Fenwick Human Osteology Lab (D204)
The Fenwick Human Osteology Laboratory, dedicated to the study of human remains from archaeological sites, was officially opened on the 28th June 2002 by John Fenwick, following a generous donation from the Fenwick Trust in 2002.
Since being enlarged during the recent refurbishment of the Dawson Building, it is now particularly used as a teaching space for students working towards a MSc in Palaeopathology, and also as a research space for PhD students and post-doctoral researchers.
The Laboratory has a range of resources, including articulated and disarticulated anatomical skeletons and models, age estimation casts, some casts for teaching palaeopathology, measuring equipment, an endoscope, digital X-ray facilities, a radiographic collection, academic papers and books. The skeletal collections the Laboratory curates comprise the following:
Fishergate House, York (late 10th-16th centuries AD)
Excavated between 2000 and 2002 by Field Archaeology Specialists Ltd in association with Mike Griffiths Associates on behalf of Shepherd Homes and Rank Leisure. The skeletal report (published online) was compiled by Malin Holst of York Osteoarchaeology Ltd. Two hundred and forty-four skeletons in a general good state of preservation and dating to the late medieval period were recovered, with 80 being between the ages of one and 12 years. There were 52 definite females and 49 definite males.
St Guthlac's Priory, Hereford (12th-16th centuries AD)
Excavated in 2005, a total of 37 skeletons were excavated, with six being non-adult, from the parish church cemetery of St Peter, associated with St Guthlac's Priory, Hereford. The priory is dated to AD1143-1539.The skeletal report (currently unpublished) was completed by Charlotte Roberts. Preservation of the skeletons was variable and ranged from poor to excellent. There were 12 definite females and eight definite males.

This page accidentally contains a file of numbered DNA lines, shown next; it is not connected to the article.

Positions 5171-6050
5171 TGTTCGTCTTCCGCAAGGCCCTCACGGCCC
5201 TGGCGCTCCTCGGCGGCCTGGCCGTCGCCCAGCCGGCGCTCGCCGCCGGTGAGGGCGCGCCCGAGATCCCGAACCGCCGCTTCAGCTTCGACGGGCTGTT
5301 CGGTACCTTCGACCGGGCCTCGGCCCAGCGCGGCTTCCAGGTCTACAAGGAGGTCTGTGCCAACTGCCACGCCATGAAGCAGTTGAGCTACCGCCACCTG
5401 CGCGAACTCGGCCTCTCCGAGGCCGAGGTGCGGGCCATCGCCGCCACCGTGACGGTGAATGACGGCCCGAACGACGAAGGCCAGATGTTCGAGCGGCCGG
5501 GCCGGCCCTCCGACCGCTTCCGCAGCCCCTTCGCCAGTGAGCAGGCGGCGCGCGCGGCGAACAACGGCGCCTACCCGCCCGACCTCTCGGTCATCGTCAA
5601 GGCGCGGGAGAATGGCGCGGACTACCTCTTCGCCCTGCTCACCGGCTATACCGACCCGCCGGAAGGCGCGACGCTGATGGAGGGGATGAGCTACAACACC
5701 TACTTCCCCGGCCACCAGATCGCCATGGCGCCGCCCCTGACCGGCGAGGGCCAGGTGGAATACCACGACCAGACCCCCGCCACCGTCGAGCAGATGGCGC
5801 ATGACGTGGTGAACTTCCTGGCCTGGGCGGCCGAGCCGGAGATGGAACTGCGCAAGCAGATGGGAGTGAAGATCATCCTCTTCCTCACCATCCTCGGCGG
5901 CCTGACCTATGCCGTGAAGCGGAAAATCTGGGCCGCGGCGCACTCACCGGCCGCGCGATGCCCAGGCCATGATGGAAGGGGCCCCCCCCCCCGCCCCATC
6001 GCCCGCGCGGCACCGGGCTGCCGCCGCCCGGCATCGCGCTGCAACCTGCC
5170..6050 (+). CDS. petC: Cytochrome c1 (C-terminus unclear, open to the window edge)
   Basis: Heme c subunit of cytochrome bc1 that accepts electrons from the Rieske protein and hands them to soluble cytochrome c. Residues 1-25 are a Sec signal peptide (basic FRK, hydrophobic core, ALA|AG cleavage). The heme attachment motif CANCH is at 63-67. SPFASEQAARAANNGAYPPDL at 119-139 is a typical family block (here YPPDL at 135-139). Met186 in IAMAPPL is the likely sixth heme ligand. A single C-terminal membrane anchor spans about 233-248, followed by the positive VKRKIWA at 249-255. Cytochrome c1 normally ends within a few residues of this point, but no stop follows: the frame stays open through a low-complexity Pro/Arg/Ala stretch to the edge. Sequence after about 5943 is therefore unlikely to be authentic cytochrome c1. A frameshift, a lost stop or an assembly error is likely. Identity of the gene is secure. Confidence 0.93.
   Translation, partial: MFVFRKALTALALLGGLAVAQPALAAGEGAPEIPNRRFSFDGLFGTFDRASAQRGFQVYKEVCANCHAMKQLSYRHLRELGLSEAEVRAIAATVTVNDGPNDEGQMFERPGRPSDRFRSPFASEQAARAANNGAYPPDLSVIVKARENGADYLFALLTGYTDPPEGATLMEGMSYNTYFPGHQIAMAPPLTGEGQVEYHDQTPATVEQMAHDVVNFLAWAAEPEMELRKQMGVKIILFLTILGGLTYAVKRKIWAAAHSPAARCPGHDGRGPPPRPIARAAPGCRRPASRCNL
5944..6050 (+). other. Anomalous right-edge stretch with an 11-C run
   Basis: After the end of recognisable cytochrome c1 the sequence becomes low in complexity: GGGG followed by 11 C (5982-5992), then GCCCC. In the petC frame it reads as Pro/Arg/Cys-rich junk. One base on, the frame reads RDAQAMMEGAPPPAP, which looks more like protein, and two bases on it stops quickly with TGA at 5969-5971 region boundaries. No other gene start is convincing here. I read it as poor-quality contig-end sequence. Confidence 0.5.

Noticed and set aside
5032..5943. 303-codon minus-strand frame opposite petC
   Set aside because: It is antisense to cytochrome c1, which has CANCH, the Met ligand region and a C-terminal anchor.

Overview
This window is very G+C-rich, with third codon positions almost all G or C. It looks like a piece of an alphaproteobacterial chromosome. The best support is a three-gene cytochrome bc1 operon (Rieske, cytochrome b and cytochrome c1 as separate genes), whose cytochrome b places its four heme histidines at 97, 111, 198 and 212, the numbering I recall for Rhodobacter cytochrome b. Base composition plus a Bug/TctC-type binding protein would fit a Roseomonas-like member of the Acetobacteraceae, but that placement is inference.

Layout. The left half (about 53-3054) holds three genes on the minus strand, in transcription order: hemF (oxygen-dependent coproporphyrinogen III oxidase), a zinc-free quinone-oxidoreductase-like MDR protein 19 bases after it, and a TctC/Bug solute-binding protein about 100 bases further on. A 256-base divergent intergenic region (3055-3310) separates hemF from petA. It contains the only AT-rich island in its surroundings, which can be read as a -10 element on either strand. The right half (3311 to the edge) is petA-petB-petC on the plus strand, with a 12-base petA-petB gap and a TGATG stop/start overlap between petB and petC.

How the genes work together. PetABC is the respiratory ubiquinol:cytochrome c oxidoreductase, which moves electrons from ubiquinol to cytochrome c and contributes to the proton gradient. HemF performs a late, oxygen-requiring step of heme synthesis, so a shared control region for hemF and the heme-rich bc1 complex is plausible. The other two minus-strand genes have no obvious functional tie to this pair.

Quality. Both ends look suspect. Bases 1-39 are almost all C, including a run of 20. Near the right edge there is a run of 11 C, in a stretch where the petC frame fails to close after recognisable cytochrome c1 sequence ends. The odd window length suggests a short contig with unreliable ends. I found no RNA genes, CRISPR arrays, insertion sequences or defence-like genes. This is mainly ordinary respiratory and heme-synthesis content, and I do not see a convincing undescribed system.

Hanging Ditch, Manchester (post-Medieval)
This site was excavated in 1997 and dates from AD1650-1853 close to the centre of Manchester in Lancashire. One hundred and two skeletons were recovered but only 30 were very well preserved, some of which preserve hair on their skulls.
Low Farm, Kirby Grindalythe, North Yorkshire (mid/ late Iron Age)
Six skeletons were excavated in 2005 by MAP Archaeological Consultancy Ltd, including five non-adults under the age of 6 years. The adult was difficult to sex, but was possibly male. The skeletal report (currently unpublished) was completed by Anwen Caffell on behalf of York Osteoarchaeology Ltd. Preservation of the skeletons was good to excellent. Three of the non-adults showed pathological changes probably related to scurvy (vitamin C deficiency).
Ebberston Manor, North Yorkshire (Medieval)
One female skeleton was excavated in 2005 by MAP Archaeological Consultancy Ltd. The skeletal report (currently unpublished) was completed by Anwen Caffell on behalf of York Osteoarchaeology Ltd. Preservation of the skeleton was moderate to very good, and evidence for joint disease and trauma was present.
Coach Lane, North Shields, Tyne and Wear, COL10
The excavation of a disused Society of Friends burial ground (c.1711-1857 AD) by Pre-Construct Archaeology Ltd. revealed 244 individual graves and 24 charnel features in North Shields. There were 236 skeletons recovered and several hundred disarticulated human bones. An initial assessment of the site has been completed by James Langthorne, with 58.6% of the burials being adult, and the majority of the adults being in the middle or older age ranges. Of the non-adult skeletons, a large proportion of the individuals had an age of 5 years or less. There were 50 females or possible females and 45 males or possible male skeletons. A full report will be produced in the near future.
All the above skeletal remains are available for use by bona fide researchers external to Durham University’s Department of Archaeology. For informal enquiries, please contact Dr Tina Jakob and Dr Anwen Caffell; all applications for access must complete the Access Form and return to Dr Jakob and Dr Caffell for consideration, and all researchers must adhere